Everybody makes mistakes. However, most people don’t hold the fate of a product, brand, or entire company in their hands. Welcome to the world of startups.
Not everyone is cut out to be an entrepreneur. Three out of four individuals experience speech anxiety, which can severely diminish your effectiveness as a business owner. After all, it’s up to you to communicate your vision to your team, and often to your customers.
Besides lacking any skill as a public speaker, the following are four common entrepreneur mistakes to avoid as you learn how to start a business.
1. Being a Solution in Search of a Problem
This is one of the most common entrepreneur mistakes. When you’re creating your product and developing your business, it’s imperative to have a customer-first mentality. And when you’re just starting out, that means finding a real problem to solve, and then creating a product to solve that problem.
Most people go about this backwards — they have a product idea, or they discover something they’re uniquely gifted in. Then they go about developing a product based on that idea, all along assuming that people will actually want it.
Sadly, it’s not always the case.
Unless you start with the problem you want to solve, you can’t be sure that the solution you develop is going to really benefit people (and thus be profitable).
So instead of asking yourself, “What am I good at?” or even, “What can I do to help people?” Ask yourself, “What problems are people in my niche experiencing, and how can I solve them at scale?”
2. Going at it Alone
It’s almost a cliche, but it’s true: people thrive and work better with friends. That may be truer in the startup world than anywhere else. This leads us to another of the most common entrepreneur mistakes: trying to go solo.
Of all companies worth over a billion dollars, roughly 85% of them were launched by at least two founders. It’s fairly uncommon for a business to see massive success when it’s driven forward by just one person.v
It’s not fun to think about, but launching and scaling your business to profitability is going to be the hardest thing you’ve ever done. There are going to be days—weeks, even—when all you want to do is quit. Without a cofounder, coach, or at least an accountability partner, you‘ll most likely give up.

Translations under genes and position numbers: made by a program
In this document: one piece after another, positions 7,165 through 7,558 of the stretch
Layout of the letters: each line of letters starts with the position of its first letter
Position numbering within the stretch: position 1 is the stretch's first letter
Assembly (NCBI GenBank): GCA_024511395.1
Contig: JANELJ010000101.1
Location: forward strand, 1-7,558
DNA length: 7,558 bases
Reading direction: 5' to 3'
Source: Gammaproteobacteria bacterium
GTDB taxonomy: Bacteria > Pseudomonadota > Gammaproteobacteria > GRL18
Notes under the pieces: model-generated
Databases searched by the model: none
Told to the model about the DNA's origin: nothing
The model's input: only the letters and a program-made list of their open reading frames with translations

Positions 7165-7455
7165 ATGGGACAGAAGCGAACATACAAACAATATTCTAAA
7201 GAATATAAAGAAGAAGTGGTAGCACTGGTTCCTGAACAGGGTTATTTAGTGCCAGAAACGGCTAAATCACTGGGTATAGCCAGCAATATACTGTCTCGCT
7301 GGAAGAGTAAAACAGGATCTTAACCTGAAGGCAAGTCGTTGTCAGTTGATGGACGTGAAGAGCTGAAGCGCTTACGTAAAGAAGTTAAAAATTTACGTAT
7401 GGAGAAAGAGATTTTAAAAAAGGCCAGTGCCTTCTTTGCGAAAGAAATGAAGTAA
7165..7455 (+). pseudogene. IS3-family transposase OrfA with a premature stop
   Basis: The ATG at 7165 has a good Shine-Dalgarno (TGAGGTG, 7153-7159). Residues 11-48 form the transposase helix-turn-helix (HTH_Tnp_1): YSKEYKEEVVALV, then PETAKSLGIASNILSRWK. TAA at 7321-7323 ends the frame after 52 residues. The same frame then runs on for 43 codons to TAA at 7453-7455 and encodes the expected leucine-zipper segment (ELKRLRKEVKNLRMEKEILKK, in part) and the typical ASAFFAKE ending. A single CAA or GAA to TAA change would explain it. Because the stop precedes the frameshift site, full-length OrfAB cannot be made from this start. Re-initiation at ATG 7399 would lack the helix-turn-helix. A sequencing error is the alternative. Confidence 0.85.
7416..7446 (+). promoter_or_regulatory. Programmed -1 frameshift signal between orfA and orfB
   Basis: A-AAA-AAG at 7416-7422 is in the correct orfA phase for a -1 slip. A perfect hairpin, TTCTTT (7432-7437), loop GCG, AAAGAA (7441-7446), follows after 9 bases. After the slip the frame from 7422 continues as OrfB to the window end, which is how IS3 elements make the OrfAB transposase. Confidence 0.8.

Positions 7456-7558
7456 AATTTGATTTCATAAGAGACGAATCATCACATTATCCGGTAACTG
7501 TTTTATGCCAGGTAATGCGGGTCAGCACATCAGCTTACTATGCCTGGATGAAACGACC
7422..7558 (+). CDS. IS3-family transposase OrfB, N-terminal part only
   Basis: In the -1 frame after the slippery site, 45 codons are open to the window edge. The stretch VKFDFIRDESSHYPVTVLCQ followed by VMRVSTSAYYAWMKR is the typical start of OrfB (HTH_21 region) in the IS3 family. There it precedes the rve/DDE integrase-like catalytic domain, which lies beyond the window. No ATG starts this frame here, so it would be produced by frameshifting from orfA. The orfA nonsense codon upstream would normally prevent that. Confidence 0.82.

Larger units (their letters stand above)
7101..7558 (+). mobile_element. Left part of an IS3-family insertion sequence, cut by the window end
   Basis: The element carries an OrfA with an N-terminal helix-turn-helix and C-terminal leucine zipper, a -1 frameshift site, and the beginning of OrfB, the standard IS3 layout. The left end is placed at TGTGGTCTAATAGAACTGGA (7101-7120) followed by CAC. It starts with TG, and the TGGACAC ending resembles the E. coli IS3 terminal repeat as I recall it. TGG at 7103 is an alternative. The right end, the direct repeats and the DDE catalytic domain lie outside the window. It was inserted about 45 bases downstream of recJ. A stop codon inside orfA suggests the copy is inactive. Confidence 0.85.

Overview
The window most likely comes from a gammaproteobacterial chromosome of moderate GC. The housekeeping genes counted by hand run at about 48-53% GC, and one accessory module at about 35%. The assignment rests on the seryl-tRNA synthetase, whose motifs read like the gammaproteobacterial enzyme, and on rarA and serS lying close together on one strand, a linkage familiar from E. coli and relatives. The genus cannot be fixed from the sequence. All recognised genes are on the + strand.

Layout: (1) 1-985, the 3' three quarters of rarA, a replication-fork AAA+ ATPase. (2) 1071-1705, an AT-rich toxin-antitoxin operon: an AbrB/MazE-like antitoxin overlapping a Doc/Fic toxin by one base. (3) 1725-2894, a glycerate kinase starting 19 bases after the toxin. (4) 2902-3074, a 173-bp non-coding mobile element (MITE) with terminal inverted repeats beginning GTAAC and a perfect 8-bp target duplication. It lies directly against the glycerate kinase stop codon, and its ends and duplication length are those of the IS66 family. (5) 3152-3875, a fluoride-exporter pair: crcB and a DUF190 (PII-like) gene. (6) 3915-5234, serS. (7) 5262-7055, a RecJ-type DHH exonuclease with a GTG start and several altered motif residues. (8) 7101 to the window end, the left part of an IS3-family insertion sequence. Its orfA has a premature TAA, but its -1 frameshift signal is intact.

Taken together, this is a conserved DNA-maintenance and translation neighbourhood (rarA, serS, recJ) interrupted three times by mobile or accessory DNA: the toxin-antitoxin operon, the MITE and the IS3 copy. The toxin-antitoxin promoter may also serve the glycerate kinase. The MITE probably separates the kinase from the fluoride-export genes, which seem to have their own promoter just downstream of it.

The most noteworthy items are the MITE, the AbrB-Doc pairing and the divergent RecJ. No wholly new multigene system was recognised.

3. Never (Really) Getting Started
This is a more elementary mistake, but it’s a very common one among budding entrepreneurs.
Many would-be entrepreneurs fall into the trap of being busy doing nothing—attending seminars, watching lectures, reading books, and taking copious notes, without ever really putting themselves and their ideas out there for the world to see.
Business development is a public process—if you don’t launch a campaign, talk about what you’re working on, and get other eyes on it, you will not have a business.
This is usually a side-effect of fear. Sometimes the antidote is education—you need to learn about your field, and how to manage your own success when it comes. Just as likely, you’ve done enough learning and it’s time for action.
4. Assuming You Have No Real Competitors
Let’s be honest: when you’re a product developer or startup founder, you’re as proud as a new parent. And like a new parent, you’re pretty much convinced that your baby can do no wrong and that no one in the world could possibly replace it.
This assumption is another of the most common entrepreneur mistakes. It’s natural for new founders to feel this way, given the excitement of the startup process. However, it can lead them into believing that their product is so superior to everything else that’s out there, that they have no direct competitors.
In actuality, it’s incredibly unusual for a product or business to have no direct competitors. Unless you’ve invented something absolutely original (hard to do, and even harder to sell), there’s absolutely someone out there with an alternative product that people are already using.
It isn’t always necessary for a product to be ten times better than the competition to be profitable, but it’s still a good goal to shoot for. In any case, you must do your due diligence in finding the companies already serving your target audience, and discovering how you can differentiate yourself and your business.